Brass reed tongues became standard from about 1848, supplanting the use of nickel-silver, though various formulations of brass and bronze had been used in earlier concertinas, with even gold and silver reeds used in Wheatstone's symphoniums. Steel 'vibrators', as reed tongues were called, were first introduced by Wheatstones at the request of concert virtuosi such as Blagrove and Regondi: such reeds kept their pitch well and produced much more volume, and were to become generally available as an option on all Wheatstone instruments from the early 1860s onwards.

Upon the introduction of their 'Aeola' in 1898, Wheatstones devised a new 'long scale' format of reed bed, of slimmer, narrower form and with a proportionately longer reed tongue, which was considered to offer improved voicing, tone and attack.

It was for their baritone, bass and contrabass concertinas that Wheatstones produced their largest reeds, with thick rectangular brass reed beds usually screwed directly to the flat surface of the reed pans or to the underside of the action board. In many cases, these large reeds were affixed to specially constructed organ pipe-like chambers, to enhance or modify the tone produced. Some of these large reeds were produced for Wheatstones by French reed makers, who also supplied the English harmonium and reed organ trade.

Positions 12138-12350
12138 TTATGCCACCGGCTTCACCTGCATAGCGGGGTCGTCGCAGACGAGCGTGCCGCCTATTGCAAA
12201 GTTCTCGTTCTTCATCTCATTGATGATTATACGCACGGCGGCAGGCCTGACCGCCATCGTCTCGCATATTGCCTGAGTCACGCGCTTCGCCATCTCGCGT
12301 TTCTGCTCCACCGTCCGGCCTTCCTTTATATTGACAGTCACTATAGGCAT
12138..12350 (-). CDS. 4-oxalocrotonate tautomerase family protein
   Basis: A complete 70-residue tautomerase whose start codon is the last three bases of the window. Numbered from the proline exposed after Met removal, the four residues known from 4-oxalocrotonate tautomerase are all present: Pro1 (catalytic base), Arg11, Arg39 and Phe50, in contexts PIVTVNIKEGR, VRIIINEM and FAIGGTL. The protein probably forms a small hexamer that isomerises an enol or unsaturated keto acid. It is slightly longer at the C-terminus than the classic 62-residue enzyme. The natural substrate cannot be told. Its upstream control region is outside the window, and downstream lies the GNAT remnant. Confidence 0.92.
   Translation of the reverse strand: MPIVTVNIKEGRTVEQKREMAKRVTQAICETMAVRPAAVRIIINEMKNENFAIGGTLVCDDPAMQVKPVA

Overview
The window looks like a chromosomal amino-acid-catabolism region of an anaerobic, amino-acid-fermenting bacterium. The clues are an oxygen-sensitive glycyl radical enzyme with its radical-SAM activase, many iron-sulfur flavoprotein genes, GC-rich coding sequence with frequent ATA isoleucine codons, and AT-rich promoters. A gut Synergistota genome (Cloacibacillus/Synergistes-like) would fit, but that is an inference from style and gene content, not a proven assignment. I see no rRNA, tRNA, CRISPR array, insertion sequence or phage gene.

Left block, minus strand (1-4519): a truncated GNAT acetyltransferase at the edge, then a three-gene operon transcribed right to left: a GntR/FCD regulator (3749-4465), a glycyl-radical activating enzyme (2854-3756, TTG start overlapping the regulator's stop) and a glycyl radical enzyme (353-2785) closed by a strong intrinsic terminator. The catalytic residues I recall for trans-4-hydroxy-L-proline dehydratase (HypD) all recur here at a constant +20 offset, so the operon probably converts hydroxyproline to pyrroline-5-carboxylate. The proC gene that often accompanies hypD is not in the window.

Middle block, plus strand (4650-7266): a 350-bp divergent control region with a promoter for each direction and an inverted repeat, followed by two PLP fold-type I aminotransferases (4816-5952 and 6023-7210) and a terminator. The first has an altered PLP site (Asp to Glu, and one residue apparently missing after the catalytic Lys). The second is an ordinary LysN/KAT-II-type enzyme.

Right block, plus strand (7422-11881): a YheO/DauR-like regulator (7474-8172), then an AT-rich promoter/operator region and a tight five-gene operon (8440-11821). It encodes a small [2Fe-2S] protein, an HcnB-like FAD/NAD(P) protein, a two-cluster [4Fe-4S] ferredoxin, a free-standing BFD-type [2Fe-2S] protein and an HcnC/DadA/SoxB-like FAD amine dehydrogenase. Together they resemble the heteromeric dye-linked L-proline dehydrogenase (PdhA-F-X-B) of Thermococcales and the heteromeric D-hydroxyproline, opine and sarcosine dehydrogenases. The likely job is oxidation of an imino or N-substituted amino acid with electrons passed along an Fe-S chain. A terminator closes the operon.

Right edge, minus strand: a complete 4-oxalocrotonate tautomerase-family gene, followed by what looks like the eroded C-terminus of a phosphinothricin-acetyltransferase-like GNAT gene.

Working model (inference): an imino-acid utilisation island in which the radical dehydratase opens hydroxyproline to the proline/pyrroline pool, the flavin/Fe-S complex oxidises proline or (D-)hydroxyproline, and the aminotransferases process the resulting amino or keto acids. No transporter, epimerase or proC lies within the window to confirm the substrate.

For their 'clarionet' concertinas, whose tone was intended to resemble that of the clarinet or oboe, Wheatstone's used steel reed tongues of a markedly fish-tail shape, which when combined with harmonically tuned reed chambers, did indeed have a marked effect in the tone of these instruments.

During the early 1920s, Wheatstones briefly experimented with aluminium as a material for both the reeds beds and for the fretted end plates of their larger concertinas. This innovation undoubtedly lightened the instrument, but this very lightness in turn affected the tone produced by reducing the mass and solidity of the reed pan. Furthermore, the aluminium used was rather too pure, and was quickly subject to spots of oxidation which impeded the critical gap between reed tongue and bed. Lachenal & Co also had a brief flirtation with aluminium reed beds and experienced similar problems.

A final innovation in reed manufacture, originally developed by Lachenal, was still in use when the Wheatstone division of Boosey and Hawkes was finally closed in the 1970s. This was the automated filing and profiling or reed tongue steel using specially profiled grinding wheels applied when the reed steel was still in long strip form. This saved many hours of filing, handwork and voicing, and produced reed tongues almost ready to fit into their frames with a minimum of fine tuning.